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US ‘concerned’ by China’s launch of hypersonic missile


White House Press Secretary Jen Psaki speaks to reporters at the White House in Washington yesterday. Photo: Getty

White House Press Secretary Jen Psaki speaks to reporters at the White House in Washington yesterday. Photo: Getty

White House Press Secretary Jen Psaki speaks to reporters at the White House in Washington yesterday. Photo: Getty

America cannot defend against hypersonic missiles, an official warned, after China allegedly tested new weaponry.

Robert Wood, America’s disarmament ambassador, said Washington was “very concerned” after a report suggested Beijing had secretly tested a nuclear-capable hypersonic missile that went around the globe in August.

Hypersonic missiles, like traditional ballistic missiles, can fly more than five times the speed of sound but are more manoeuvrable, making them harder to track.

US intelligence officials were alarmed by the launch because they had been unaware of Beijing’s rapid progress in the area, according to the Financial Times which first reported on the test.

Ambassador Wood said the US had “held back” from pursuing military applications for hypersonic technology but with China and Russia actively pursuing its use “we are just having to respond in kind”.

The White House said yesterday the United States has made clear to China its concern about its military developments after reports about the missile test.

White House spokeswoman Jen Psaki, speaking to reporters, would not comment on the missile launch itself.

Beijing yesterday denied it was testing a weapons system, saying the launch involved a new spacecraft.

Chinese foreign ministry spokesman Zhao Lijian said it was of “great significance for reducing the use-cost of spacecraft and could provide a convenient and affordable way to make a round trip for mankind’s peaceful use of space”.

According to the Financial Times, the Chinese military launched a rocket carrying a hypersonic glide vehicle into space, which flew around the globe through low-orbit space before returning to Earth in August.

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The missile reportedly missed its target by about 40km, but showed that China has progressed much further than US officials had realised.

Hypersonic weapons are usually defined as missiles that fly more than five times the speed of sound, and a race is under way for the next generation of long-range weapons that are much harder to detect and intercept.

The Financial Times, quoting five people familiar with the matter, said at the weekend that China had tested a weapon in August that flew through space and circled the globe before cruising down towards a target.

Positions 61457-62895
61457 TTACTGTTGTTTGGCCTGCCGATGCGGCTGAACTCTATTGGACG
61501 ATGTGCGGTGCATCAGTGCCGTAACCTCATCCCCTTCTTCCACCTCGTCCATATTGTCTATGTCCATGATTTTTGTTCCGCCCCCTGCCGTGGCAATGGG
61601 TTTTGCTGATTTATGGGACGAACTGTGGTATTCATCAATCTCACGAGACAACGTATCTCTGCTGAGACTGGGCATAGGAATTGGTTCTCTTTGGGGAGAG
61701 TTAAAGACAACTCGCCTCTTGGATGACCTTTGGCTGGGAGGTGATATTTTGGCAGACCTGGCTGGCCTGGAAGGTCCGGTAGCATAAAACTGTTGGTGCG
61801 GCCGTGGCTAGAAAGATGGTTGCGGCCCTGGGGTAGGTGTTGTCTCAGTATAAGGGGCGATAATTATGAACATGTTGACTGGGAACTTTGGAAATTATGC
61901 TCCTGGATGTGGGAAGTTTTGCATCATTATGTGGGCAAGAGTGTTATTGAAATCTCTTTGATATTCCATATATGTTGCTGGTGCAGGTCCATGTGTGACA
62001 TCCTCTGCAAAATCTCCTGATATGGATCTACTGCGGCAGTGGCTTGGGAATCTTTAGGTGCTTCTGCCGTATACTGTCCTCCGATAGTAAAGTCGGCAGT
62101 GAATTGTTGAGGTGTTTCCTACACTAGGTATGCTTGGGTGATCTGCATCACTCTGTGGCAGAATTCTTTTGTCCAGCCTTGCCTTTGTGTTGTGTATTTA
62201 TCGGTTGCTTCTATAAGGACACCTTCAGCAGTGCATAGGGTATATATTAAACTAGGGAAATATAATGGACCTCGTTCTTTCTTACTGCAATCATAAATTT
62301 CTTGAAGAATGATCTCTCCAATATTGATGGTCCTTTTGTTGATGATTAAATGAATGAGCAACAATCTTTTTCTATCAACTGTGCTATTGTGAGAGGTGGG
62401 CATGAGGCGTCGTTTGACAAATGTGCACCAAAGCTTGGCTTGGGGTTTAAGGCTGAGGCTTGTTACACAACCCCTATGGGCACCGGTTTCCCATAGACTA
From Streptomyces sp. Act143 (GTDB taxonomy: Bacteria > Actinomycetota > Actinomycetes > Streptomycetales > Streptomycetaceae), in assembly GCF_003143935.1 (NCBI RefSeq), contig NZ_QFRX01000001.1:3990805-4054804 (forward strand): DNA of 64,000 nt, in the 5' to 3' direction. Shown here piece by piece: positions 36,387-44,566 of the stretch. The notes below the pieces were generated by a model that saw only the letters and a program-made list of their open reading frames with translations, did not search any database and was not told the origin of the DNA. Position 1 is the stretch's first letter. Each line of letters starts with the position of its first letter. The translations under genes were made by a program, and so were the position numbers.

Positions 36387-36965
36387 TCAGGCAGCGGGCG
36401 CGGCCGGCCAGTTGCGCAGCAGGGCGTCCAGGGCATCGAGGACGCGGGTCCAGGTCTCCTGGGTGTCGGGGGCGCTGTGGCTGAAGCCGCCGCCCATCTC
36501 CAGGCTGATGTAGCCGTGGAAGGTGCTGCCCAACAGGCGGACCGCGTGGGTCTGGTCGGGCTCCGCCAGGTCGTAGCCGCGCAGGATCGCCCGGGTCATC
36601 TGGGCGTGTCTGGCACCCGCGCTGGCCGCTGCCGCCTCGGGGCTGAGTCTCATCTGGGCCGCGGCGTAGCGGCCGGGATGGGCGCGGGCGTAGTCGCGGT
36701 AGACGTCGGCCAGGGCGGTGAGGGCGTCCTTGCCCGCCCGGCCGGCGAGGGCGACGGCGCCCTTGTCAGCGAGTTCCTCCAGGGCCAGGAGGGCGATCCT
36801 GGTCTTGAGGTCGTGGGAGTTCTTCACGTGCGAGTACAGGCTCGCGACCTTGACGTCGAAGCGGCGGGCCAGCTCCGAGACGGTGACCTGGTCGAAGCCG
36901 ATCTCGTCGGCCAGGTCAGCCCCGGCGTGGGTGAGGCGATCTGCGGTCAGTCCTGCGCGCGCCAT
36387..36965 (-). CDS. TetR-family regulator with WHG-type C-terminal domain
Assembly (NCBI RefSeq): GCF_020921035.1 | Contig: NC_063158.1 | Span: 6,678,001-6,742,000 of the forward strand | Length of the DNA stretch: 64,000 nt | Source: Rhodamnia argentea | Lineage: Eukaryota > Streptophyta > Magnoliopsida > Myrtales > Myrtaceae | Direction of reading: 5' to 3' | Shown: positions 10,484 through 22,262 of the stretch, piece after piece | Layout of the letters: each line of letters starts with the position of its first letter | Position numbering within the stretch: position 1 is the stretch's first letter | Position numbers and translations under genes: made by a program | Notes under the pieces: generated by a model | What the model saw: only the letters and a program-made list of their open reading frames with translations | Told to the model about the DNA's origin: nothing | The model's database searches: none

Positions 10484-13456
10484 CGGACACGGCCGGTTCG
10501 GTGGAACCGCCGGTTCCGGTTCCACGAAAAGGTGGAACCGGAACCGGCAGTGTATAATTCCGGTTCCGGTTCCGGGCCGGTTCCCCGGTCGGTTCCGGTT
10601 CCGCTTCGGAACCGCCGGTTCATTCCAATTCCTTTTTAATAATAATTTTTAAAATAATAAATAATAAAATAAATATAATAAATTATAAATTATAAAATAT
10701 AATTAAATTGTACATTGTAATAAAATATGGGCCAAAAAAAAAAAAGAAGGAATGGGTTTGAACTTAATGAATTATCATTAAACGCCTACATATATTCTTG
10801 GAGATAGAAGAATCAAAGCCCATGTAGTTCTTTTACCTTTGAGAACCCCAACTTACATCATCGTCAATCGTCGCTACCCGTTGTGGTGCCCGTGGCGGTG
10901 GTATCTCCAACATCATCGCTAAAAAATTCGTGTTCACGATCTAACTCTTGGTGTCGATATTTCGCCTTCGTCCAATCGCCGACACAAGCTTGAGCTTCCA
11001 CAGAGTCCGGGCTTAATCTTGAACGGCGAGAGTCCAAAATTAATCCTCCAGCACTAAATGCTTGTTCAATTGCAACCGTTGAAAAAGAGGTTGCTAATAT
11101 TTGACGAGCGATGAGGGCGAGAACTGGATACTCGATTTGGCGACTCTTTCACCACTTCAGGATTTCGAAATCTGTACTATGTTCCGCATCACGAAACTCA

The United States and Russia have both tested hypersonic weapons but Mr Wood said that Washington had concerns about their possible use.

“Hypersonic technology is something that we have been concerned about, the potential military applications of it and we have held back from pursuing military applications for this technology,” he told a small group of reporters in Geneva.

“But we have seen China and Russia pursuing very actively the use, the militarisation of this technology, so we are just having to respond in kind...We just don’t know how we can defend against that technology, neither does China, neither does Russia.”

Mr Wood was referring to the difficulty of missile defence systems to track such high-speed weapons that can manoeuvre and evade shields intended to stop them from entering territory.

“The Russians have a hypersonic glide vehicle called the Avangard, one of their heavy ICBMs (inter-continental ballistic missiles),” Mr Wood said.

“We have known about (that). They have, in essence, it’s captured in the New START agreement (on nuclear arms reduction), it’s not quite developed yet.”

“But this type of technology is worrisome, because we just haven’t had to face it before,” he added.

Mr Wood voiced hope that the new technology could be addressed or “captured” in some kind of internationally agreed principle or legal mechanism in the future.

America’s Defence Secretary Lloyd Austin said separately that Washington was closely watching China’s development of advanced weapons systems though he declined to comment directly on the Financial Times report. (© Telegraph Media Group Ltd 2021)

Telegraph Media Group Limited [2021]

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